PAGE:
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Pedersen, Joan and Pamela Jacobson Quigg.

Markham (Ont.), Fitzhenry & Whiteside. c1986. 32pp, paper, $3.95, ISBN 0-88902-600-9. (Canadian Families) CIP


Pedersen, Joan and Pamela Jacobson Quigg.

Markham (Ont.), Fitzhenry & Whiteside, c1986. 32pp, paper, $3.95, ISBN 0-88902-602-5. (Canadian Families) CIP

Grades 2-3
Reviewed by Pauline Henaut

Volume 14 Number 4
1986 July

There is a continuing need for Canadian social studies materials, particularly at the lower elementary level, Fitzhenry & Whiteside's Canadian Families program, to which these two titles belong, attempts to respond to this need.

The books are intended more for classroom, than for library use. Each deals with a situation that can occur within families. In Uncle Perfect, Bud and Bill are excited about the impending visit of their favourite uncle. Their enthusiasm wanes when, shortly after his arrival, he announces his engagement. We accompany the boys as they experience the arrival of their uncle's fiancee, a surprise wedding shower, and the wedding itself.

In Changing Homes, best friends Gretchen and Sandy are delighted at the prospect of becoming stepsisters when Gretchen's mother and Sandy's father decide to marry. The fact that Gretchen's mother is of German origin leads to the new family's exploration of the customs and traditions of the various ethnic groups in the community.

Both stories present insights about human relationships that would be useful in helping children understand the dynamics of family life. In Uncle Perfect, the boys learn that their good relationship with their uncle can be enhanced by the addition of an aunt. Changing Houses gives children a balanced view of the advantages and disadvantages of creating a large family from two smaller ones.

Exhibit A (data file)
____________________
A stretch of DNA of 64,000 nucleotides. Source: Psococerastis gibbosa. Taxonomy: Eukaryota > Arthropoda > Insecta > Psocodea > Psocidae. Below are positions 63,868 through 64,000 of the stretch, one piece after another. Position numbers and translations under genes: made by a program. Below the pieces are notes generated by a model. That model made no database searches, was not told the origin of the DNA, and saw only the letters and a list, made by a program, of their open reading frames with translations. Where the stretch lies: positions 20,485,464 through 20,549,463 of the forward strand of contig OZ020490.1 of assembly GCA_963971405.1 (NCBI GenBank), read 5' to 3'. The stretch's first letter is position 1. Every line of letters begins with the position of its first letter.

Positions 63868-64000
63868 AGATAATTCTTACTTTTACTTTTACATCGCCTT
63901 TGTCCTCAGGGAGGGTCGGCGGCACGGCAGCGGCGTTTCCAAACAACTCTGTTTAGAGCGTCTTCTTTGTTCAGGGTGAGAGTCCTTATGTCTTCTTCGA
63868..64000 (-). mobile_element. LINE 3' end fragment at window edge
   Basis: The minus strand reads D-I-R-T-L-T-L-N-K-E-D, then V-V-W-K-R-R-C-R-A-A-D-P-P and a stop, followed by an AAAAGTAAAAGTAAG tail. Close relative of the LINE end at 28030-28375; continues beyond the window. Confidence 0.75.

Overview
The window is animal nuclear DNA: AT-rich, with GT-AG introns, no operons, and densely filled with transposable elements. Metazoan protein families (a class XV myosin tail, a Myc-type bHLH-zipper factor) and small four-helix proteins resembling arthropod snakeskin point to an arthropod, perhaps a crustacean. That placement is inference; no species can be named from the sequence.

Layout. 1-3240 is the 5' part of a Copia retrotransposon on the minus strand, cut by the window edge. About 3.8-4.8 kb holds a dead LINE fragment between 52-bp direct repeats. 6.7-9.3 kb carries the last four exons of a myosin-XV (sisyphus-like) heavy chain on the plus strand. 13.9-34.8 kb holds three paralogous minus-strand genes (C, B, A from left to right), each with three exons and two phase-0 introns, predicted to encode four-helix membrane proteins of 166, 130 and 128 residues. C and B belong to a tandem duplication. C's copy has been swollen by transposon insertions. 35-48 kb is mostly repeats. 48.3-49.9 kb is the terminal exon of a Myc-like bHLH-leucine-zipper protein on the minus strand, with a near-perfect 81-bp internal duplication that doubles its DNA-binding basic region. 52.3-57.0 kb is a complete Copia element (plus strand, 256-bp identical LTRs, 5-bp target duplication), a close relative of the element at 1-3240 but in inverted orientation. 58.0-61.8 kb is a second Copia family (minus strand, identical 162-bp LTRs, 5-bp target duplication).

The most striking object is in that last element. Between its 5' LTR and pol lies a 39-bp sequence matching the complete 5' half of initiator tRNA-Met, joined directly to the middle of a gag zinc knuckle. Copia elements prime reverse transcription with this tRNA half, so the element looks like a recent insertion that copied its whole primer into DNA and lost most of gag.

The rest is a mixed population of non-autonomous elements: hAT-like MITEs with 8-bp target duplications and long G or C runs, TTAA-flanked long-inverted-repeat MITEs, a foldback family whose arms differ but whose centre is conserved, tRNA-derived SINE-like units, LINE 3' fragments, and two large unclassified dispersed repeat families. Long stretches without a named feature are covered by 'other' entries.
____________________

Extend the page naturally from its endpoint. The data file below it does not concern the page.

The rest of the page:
Unfortunately, the literary quality of the stories does not measure up to the sociological content. The writing is uninspiring; there is little to capture a child's imagination. The characters do not come alive and their conversations are stilted. The sketch-like illustrations do nothing to enliven the text. Both stories, which have no distinctively Canadian features, contain too many episodes, and frustratingly few details about each.

Changing Houses and Uncle Perfect would not be a first choice for a library collection. However, in the hands of a skilful teacher, they could serve as springboards for discussion about family life and about human relationships generally. Recommended, subject to the above reservations, for schools with large budgets.

Pauline Henaut, Westville Schools, Westville, N.S.
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